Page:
“Oreo is cute, no question about it. I’m actually kind of a fan of goats,” said East Ridge City Manager Tim Gobble, who has posted photos and “notes from Oreo” to the city’s Facebook page. “But we have to enforce the ordinance or come up with an alternative.”
Gobble said the city’s animal control officer cited the family after receiving several anonymous complaints about the goat.
The Viars have had Oreo for a year — since he was just a spindly-legged kid. They got him from a family friend in Chickamauga, Ga., after their two children begged for a goat.
“They just didn’t want a dog. They wanted a different kind of animal,” Samantha Viar said.
…East Ridge Mayor Brent Lambert said he can relate.
“I have young children; I can imagine how devastated they would be over losing a pet,” said Lambert. “If we can create a narrow exception in the law for Oreo and similar animals, certainly I’d be willing to look at that,”
…Gobble said he will ask the council for a 120-day moratorium on enforcing the anti-Oreo ordinance until the Hamilton County Regional Agency can look at the issue and provide some suggested course of action.
The council plans to continue the discussion at next month’s council meeting, set for Sept. 13.
The case against a Knox County commissioner accused of engaging in sexual activity with another man in a public park is on hold after a judge Tuesday recused himself from the case, the News Sentinel reports. Commissioner Jeff Ownby was set Tuesday to appear in Knox County General Sessions Court on an indecent exposure charge filed after Knoxville Police Department officers arrested him late last month for allegedly engaging in a sex act with another man in the Sharps Ridge public park.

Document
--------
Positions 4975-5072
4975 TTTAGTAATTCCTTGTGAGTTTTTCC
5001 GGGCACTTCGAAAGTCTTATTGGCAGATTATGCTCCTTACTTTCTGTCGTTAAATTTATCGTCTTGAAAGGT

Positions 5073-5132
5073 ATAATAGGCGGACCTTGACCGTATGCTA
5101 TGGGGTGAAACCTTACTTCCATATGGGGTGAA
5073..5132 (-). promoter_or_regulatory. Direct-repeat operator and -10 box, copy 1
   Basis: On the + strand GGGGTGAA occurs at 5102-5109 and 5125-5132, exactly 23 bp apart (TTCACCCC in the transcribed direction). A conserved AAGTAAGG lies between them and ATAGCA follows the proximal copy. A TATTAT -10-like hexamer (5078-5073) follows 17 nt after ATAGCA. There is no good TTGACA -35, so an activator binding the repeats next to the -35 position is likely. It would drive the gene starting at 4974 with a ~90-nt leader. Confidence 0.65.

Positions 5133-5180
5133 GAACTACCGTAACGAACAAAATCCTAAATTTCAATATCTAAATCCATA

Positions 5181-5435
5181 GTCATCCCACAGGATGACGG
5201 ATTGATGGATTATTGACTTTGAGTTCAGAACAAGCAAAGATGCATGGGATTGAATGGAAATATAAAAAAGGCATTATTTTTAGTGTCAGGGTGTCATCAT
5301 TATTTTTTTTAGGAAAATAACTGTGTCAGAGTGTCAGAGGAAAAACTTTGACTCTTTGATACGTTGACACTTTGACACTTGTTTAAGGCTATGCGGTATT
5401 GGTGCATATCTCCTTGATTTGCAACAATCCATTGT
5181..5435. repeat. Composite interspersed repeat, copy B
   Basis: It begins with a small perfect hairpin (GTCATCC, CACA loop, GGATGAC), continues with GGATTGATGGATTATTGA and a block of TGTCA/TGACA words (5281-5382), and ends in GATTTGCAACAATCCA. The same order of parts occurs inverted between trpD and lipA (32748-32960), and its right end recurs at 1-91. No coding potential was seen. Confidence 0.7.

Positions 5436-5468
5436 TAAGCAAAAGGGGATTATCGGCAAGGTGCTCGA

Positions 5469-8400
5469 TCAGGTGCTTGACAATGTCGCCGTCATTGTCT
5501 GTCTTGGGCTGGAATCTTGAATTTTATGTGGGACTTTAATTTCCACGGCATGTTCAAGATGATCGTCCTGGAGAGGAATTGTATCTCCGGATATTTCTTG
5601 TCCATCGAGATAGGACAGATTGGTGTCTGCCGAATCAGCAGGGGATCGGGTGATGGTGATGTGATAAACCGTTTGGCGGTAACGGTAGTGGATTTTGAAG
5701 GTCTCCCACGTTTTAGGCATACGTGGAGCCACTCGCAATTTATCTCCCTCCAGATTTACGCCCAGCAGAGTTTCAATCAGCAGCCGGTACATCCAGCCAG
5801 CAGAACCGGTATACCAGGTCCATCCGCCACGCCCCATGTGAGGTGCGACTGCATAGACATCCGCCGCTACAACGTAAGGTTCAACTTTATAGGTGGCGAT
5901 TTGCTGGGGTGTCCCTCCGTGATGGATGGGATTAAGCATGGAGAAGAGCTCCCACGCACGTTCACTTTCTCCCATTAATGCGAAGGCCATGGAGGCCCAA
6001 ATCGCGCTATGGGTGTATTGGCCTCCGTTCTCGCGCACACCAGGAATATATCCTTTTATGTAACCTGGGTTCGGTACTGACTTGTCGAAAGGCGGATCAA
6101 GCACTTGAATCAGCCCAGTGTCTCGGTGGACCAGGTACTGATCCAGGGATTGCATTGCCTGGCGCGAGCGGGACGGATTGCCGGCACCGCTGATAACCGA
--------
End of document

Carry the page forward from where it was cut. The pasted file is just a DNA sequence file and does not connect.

However, the case was put on hold after Sessions Judge Tony Stansberry recused himself, citing the commission’s budgetary authority over his court. Although sessions court judges are state employees, Knox County contributes money to the operation of the court.
Knox County District Attorney General Randy Nichols’ office also is expected to step aside for the same reason.
Horse slaughter, deer farming and raw milk sales might be ignored in most political campaigns, but not in this summer’s four-candidate, six-county Republican primary race that will decide who succeeds retiring state Sen. Mike Faulk.
“The horse is a very intelligent animal. In my personal opinion and the opinion of humane societies I’ve talked with, we don’t need to be killing them for human consumption,” said candidate Jeff Brantley of Sharp’s Chapel. “What’s next? Dogs and cats?”
Candidate Frank Niceley of Strawberry Plains, as a state representative, has pushed legislation that would clear the way for operation of horse slaughter facilities. The bills have failed.
He has also unsuccessfully sponsored legislation that would legalize keeping whitetail deer in captivity and selling them — an idea Brantley said he also opposes.
Critics say such a move would raise the risk of Tennessee’s native whitetails becoming infected with illnesses brought in by imported, domesticated deer, including chronic wasting disease. Proponents say such concerns are mistaken and deer farming would be a new source of income in rural counties.
During his weekly meeting with reporters Thursday, Lt. Gov. Ron Ramsey read from a blog post by Jeff Woods on the amendment to the so-called “mountaintop removal” bill and proceeded to criticize Woods in particular and the media in general for coverage of the issue.
Woods thereupon posted a rebuttal that includes a chunk of Ramsey’s commentary: “I had one environmental group that said, ‘Well, we can start getting our coal from China.’ They actually said that to me. The ultimate goal for them is to keep coal mining out of the state,” Ramsey said. “The bill that we passed yesterday outlaws mountaintop removal mining in the state of Tennessee, period. I think there’s just a general philosophy of the press on this issue. Democrats good, Republicans bad. From day one, I’ve said I’m against this. There’s no trick.”